BROOKVILLE, Ohio (AP) -- A rapid-fire line of apparent tornadoes tore across Indiana and Ohio overnight, packed so closely together that one crossed the path carved by another.
The storms strew debris so thick that at one point, highway crews had to use snowplows to clear an interstate.
At least half a dozen communities from eastern Indiana through central Ohio suffered damage, according to the National Weather Service, though authorities working through the night had reported no fatalities as of early Tuesday. Some 5 million people were without power early Tuesday in Ohio alone.
Towns just outside Dayton, Ohio, took some of the heaviest hits. The National Weather Service tweeted Monday night that a "large and dangerous tornado" hit near Trotwood, Ohio, 8 miles (12 kilometers) northwest of Dayton.
Just before midnight, not 40 minutes after that tornado cut through, the weather service tweeted that another one was traversing its path, churning up debris densely enough to be seen on radar.
The aftermath left some lanes of Interstate 75 blocked north of Dayton. Trucks with plows were scraping tree branches and rubble to the side to get the major north-south route reopened, according to Matt Bruning, a spokesman for the Ohio Department of Transportation.
Trying to clear the debris in the middle of the night is a difficult task, complicated by darkness and downed power lines, Bruning said.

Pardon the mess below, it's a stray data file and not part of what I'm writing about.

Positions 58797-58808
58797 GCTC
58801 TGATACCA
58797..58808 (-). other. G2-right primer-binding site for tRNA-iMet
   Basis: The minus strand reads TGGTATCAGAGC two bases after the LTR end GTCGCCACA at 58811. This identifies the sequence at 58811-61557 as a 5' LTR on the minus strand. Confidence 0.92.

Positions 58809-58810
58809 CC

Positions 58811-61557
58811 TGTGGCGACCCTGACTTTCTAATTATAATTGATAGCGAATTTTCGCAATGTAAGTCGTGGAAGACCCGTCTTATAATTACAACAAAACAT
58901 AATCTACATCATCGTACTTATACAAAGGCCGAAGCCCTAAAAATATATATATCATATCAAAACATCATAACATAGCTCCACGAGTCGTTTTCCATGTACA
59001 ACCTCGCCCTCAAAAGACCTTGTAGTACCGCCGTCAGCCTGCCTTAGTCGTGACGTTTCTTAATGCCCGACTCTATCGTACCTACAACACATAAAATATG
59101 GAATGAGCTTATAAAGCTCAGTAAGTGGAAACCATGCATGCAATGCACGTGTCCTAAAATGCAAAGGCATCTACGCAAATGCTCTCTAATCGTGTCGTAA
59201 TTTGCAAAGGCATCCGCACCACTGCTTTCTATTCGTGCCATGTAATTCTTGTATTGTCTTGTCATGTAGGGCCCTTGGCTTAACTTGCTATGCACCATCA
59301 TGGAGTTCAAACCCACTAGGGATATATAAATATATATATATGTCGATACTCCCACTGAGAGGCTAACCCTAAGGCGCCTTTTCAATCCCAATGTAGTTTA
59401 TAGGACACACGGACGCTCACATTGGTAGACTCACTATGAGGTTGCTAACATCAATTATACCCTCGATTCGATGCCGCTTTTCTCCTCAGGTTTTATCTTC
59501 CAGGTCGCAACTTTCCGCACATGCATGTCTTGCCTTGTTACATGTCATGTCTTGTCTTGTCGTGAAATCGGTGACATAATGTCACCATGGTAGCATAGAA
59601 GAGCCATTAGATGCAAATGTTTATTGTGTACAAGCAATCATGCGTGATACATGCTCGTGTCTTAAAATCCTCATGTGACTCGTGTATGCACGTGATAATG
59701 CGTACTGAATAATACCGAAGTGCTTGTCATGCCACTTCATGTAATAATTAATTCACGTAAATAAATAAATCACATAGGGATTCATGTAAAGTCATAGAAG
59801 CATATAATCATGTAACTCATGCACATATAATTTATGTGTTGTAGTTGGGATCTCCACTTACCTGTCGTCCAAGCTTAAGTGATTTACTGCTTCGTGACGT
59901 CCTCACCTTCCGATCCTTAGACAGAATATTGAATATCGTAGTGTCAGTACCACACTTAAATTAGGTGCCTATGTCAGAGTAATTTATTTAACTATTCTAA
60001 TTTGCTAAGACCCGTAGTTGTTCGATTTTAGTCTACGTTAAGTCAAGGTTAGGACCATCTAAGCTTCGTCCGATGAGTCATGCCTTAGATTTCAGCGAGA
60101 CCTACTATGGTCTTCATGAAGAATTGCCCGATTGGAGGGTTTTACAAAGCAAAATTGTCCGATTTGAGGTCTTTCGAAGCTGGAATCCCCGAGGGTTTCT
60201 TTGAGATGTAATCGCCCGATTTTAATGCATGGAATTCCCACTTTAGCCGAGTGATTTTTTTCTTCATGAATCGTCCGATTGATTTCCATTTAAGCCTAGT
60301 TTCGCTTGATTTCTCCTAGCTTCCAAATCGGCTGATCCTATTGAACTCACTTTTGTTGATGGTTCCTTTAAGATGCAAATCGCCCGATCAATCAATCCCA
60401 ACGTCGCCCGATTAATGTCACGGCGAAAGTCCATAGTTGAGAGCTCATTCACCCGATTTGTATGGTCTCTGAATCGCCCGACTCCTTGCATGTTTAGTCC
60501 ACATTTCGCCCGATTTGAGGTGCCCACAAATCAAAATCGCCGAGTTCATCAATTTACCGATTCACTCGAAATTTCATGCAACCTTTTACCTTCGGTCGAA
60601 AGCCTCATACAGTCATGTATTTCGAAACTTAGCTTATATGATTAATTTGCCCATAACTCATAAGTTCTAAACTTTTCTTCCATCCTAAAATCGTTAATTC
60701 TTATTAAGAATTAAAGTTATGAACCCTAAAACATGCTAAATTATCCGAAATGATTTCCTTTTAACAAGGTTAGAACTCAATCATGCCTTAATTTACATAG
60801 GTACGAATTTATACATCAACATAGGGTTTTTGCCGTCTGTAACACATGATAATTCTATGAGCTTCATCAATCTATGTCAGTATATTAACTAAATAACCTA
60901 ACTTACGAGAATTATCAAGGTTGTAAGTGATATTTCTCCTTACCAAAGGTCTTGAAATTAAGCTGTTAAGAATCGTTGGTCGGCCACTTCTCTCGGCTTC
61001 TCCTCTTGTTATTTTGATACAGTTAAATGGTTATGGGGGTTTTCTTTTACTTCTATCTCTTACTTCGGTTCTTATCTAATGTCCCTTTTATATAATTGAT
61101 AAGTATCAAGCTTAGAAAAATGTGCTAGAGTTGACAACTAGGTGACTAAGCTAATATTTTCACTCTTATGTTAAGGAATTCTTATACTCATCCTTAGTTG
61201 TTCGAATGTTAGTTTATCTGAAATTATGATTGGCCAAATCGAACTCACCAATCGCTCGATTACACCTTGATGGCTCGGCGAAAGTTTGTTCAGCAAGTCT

"We'll do a more thorough cleaning after we get lanes opened," he told The Associated Press by text early Tuesday, noting that tow trucks would have to haul off damaged vehicles along the roadway, too.
Crews were also clearing debris in two other counties northwest of Dayton.
In Montgomery County, which includes Dayton, Sheriff Rob Streck said many roads were impassable. The Montgomery County sheriff's office initially said the Northridge High School gymnasium would serve as an emergency shelter in Dayton but later said it wasn't useable.
An Indiana town was also heavily damaged by storms late Monday, including reports of two tornadoes.
"We do not know at this time if this was a tornado, straight-line winds or what the cause was" of damage in Pendleton, 35 miles (56 kilometers) northeast of Indianapolis, said Todd Harmeson, a spokesman for the Madison County Emergency Management Agency.